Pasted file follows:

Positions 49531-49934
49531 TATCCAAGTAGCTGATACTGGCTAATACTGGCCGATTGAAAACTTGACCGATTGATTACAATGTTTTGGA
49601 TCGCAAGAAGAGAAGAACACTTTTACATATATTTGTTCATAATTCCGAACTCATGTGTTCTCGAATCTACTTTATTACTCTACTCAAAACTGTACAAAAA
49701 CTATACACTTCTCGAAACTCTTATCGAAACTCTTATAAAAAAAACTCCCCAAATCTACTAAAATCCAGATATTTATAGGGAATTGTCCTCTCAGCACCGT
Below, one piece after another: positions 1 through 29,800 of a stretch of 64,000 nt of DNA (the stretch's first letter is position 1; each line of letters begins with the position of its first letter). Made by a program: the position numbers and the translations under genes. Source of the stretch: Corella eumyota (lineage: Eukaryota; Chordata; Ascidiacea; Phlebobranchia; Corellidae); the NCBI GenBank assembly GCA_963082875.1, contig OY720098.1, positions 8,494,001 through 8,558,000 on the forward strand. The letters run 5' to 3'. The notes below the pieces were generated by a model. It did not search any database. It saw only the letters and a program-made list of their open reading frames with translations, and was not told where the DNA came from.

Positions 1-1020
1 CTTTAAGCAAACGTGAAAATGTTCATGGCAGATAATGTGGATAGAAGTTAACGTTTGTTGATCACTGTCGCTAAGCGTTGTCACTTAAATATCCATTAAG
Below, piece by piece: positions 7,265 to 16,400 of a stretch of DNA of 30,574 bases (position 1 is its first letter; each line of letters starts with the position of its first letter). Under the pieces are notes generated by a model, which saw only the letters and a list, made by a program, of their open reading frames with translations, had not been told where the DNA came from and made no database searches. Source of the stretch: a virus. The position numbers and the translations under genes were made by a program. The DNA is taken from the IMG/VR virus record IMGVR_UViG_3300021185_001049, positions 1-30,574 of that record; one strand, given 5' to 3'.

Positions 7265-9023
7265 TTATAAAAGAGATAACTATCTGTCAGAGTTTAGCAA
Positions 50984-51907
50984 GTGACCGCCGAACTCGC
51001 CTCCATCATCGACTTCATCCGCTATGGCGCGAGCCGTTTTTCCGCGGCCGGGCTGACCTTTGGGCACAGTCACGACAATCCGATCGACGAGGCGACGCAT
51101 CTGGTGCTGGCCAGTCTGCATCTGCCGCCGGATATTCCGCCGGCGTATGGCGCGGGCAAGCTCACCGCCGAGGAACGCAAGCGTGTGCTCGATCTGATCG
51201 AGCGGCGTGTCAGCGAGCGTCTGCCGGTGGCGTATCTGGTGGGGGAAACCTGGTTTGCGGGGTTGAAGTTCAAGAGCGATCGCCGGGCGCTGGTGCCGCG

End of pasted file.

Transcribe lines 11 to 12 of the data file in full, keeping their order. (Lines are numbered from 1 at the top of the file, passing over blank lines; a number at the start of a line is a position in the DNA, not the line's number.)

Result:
Positions 50984-51907
50984 GTGACCGCCGAACTCGC